Countries yearning for freedom should be priorities for development support

This article was published in The Wall Street Journal 

How to build democracies in the Mideast 

9 March 2011 

The revolts in Arab and Maghreb nations as well as the Green Movement in Iran are an opportunity to reshape Western policy in the region. In his speech in Kuwait last week, British Prime Minister David Cameron called for reforms there, for rule of law, and for freedom of association. Mr. Cameron quoted his favorite political philosopher, Edmund Burke, saying that such reform is vital to conserving liberty. Few would disagree. But how to make it happen?

The recent past offers several examples. The most famous is the Marshall Plan, which was as much a political vote of confidence in European democracy as it was a financial transfer. Later, in the 1970s, to consolidate democracy after the end of Spanish and Portuguese dictatorship, Germany and Nordic nations sent down hundreds of political organizers and millions of pesetas and escudos to support post-authoritarian political parties. In the 1980s, Ronald Reagan brought the U.S. back into the International Labor Organization and used trade unions to support Polish Solidarity. He also sent an African-American to be Ambassador to apartheid South Africa, as U.S. and European trade unions worked with multinationals to show how freedom of association was a fundamental element of stable democratic rule.

Today Britain could set up a Foundation for Democracy Development to provide an all-party source of income, travel grants, and overseas seminars for Arabic and Farsi speakers in Britain to turn Mr. Cameron’s appeal into a practical, step-by-step plan for economic freedom and democracy in the Middle East and North Africa. The City and Bank of England could make clear that credit lines will be available for independent business operations in Tunisia and Egypt.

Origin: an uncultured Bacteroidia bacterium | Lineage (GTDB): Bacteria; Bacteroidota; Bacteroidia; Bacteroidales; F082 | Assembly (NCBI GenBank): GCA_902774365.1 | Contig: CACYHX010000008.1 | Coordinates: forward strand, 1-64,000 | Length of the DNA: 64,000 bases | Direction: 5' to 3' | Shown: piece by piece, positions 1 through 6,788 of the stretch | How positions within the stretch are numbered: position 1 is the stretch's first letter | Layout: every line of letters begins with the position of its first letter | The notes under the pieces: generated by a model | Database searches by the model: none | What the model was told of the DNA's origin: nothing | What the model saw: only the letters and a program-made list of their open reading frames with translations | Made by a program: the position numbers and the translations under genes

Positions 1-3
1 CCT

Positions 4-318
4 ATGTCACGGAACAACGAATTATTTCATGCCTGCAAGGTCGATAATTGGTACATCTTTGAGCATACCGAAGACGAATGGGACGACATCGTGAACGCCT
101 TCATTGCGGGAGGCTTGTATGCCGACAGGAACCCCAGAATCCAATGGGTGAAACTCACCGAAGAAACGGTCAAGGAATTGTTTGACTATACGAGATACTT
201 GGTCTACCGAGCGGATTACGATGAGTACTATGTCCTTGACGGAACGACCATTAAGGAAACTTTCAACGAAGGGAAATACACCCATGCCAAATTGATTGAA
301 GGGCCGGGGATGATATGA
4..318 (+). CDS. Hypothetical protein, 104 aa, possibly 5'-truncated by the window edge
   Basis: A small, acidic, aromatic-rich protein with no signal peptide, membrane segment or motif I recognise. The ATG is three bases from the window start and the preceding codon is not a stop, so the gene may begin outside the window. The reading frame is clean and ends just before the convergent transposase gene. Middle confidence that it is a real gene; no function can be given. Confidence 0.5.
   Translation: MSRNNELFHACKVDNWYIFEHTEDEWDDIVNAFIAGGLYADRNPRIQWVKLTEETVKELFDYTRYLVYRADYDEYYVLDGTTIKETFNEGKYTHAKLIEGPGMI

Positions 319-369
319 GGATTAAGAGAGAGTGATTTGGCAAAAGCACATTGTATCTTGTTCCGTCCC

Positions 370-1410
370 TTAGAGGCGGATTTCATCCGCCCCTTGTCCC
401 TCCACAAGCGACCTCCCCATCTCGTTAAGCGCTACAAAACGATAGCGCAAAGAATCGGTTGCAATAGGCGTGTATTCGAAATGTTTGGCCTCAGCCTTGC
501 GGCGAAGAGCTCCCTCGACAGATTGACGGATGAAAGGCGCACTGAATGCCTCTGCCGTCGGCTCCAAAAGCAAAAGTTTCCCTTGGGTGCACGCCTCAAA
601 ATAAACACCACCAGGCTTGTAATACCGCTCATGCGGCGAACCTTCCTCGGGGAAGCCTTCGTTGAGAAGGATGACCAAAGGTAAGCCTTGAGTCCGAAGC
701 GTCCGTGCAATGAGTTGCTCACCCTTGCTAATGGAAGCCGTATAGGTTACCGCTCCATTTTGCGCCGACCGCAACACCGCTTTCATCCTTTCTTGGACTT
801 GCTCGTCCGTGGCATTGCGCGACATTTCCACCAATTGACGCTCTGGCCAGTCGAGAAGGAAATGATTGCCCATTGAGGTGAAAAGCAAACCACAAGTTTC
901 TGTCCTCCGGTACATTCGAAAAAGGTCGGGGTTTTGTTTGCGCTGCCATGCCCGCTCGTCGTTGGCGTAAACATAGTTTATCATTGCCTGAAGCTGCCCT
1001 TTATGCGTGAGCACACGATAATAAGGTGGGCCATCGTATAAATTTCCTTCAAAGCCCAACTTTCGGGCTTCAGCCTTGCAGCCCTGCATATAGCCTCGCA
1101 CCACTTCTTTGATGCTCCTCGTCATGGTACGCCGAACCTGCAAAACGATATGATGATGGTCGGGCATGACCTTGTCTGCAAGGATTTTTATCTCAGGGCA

In the House of Commons on Monday Mr. Cameron told me: “I very much support the whole idea of greater party-to-party contacts and political contacts, and building up what I call the building blocks of democracy in terms of civil society and political parties. This is an area in which Britain has expertise and excellence.”

Mr. Cameron should ask employers and trade unions to release Arab-speaking experts to go and help the wannabe democracies along North Africa’s shoreline, as well as finding ways of helping the Iranian people striving for freedom. The model should be the U.S. National Endowment for Democracy, which under different administrations has promoted democratic change around the world. It is soft power with muscle, unafraid in rejecting the cultural relativism that both the left and the advocates of stability-over-liberty use to argue that “Western values” cannot be imposed on the East. The values Mr. Cameron mentions are universal and as much the right of the poorest Nile farmer or Iranian student as they are of European intellectuals.

Britain spends £8.4 billion per year on charity for Third World countries, despite mounting evidence that giving money to unreformed corrupt states that reject open markets, free press, and rule of law, simply allows authoritarians to maintain their grip on power. London does have a small outfit called the Westminster Foundation for Democracy, but its budget equals less than 0.005% of Britain’s foreign-aid allocations. If Mr. Cameron wants to put flesh on his calls for democracy he should insert the concept of democracy development alongside the ineffective poverty-reduction charity work that currently occupies British time and resources.

Tunisia and Egypt have received nothing from Britain in recent years while cash was poured into Zimbabwe and other authoritarian states further south. A small adjustment in spending would mean that the Arab countries yearning for freedom, as well as other countries willing to take the reform road, could now be priorities for British development support. The vested interests of the aid lobby may cry “foul,” but the best way to eradicate poverty is to promote democracy. A British Foundation for Democracy Development would begin that work.